Two high school soccer coaches who lost their jobs and reputations in a hazing scandal in the northwest suburbs two years ago have won a key victory in their quest to clear their names.
The Illinois Department of Children and Family Services substantiated claims of abuse and neglect in 2013 against Maine West High School boys’ soccer coaches Michael Divincenzo and Emilio Rodriguez.
But an administrative law judge reversed that finding last month, the Chicago Sun-Times has learned. The judge ruled that DCFS failed to meet its burden of proof; the abuse allegations, the judge ruled, could not be substantiated and should be removed from the state’s central register.
Rodriguez’s lawyer, Dan Hofmann, said, “I was certainly very happy that justice was served” and DCFS’ previous finding was overturned.Divincenzo’s lawyers also applauded the ruling.“To throw the two coaches under the bus to take the heat off the school was just absolutely wrong,” Tom Breen, an attorney for Divincenzo, said.
In addition to losing his job, Divincenzo faced criminal charges over claims that he sanctioned a hazing culture in which members of the Maine West boys’ soccer team in Des Plaines sexually abused their younger teammates by sodomizing them with fingers and sticks.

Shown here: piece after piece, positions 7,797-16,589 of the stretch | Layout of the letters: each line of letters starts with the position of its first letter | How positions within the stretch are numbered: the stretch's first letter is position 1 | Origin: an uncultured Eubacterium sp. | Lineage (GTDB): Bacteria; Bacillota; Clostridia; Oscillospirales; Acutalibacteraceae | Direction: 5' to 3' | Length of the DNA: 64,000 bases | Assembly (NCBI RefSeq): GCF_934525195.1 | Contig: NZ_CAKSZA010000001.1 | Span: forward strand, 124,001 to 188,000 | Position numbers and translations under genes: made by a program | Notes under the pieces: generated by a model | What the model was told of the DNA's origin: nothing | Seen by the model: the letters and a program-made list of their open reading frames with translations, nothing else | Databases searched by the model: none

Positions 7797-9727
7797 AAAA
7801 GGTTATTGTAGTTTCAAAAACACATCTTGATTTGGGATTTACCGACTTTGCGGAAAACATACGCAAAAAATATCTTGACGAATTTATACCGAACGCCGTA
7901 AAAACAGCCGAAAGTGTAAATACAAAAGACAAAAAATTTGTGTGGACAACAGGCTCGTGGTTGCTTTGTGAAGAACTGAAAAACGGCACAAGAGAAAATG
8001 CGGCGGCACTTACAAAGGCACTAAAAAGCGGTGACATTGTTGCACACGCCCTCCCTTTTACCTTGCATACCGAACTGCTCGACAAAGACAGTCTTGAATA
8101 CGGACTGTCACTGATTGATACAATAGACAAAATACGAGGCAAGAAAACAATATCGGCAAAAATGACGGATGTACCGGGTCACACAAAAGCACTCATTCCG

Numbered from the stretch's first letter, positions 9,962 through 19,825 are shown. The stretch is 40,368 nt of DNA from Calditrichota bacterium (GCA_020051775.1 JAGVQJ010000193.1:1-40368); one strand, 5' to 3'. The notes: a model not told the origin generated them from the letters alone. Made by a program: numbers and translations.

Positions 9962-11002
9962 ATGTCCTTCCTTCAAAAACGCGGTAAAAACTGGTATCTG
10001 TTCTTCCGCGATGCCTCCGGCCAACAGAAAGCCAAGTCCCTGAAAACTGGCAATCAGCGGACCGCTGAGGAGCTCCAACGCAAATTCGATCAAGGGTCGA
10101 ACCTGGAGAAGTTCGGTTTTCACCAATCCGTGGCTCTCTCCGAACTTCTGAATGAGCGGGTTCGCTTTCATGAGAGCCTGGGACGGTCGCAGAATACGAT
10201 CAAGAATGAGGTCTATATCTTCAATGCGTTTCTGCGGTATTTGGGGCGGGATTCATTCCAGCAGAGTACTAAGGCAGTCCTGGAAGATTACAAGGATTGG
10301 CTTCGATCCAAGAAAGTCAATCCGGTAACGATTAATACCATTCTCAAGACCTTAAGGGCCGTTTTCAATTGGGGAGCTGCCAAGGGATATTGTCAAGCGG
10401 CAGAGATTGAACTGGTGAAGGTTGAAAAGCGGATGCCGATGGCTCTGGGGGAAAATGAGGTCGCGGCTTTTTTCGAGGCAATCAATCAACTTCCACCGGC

A judge found Divincenzo, the varsity team’s former head coach, not guilty at trial in January 2014. In that trial, prosecutors were unable to prove their case “beyond a reasonable doubt” — the standard in a criminal trial.
Before the administrative law judge earlier this year, DCFS faced a lower burden of proof — “preponderance of the evidence,” meaning simply that the judge had to decide that a majority of the evidence favored DCFS. Even so, the agency still could not make its case.
A separate civil lawsuit against the school district, the school’s principal and the coaches is still pending. Angela Kurtz, of Romanucci & Blandin, the firm that filed the lawsuit, said in a statement the firm was disappointed to learn the DCFS finding was overturned.
“The evidence presented around the events in question clearly supports DCFS’ prior finding that sexual and physical assaults did indeed occur under the supervision of both coaches at Maine West High School,” Kurtz said.
However, the judge that reviewed DCFS’ work — and transcripts from Divincenzo’s trial — wrote there was insufficient evidence that either Divincenzo or Rodriguez knew of the alleged hazing, condoned or encouraged it.
Further, the judge said there was evidence both men became angry and acted appropriately when they learned of the alleged hazing on Sept. 26, 2012, that touched off the scandal.
Mike Kujawa, Divincenzo’s civil attorney, said the alleged hazing amounted to “kids interacting with other kids.”
“It had nothing to do with the coaches,” Kujawa said.
Breen said Divincenzo has racked up more than $150,000 in legal fees because of the scandal, which Breen said was a “nightmare” for the coaches.
But Breen also said the finding gives Divincenzo a chance to return to teaching, if he decides to resume his career.
“I’m encouraging him to do it,” Breen said.
Contributing: Becky Schlikerman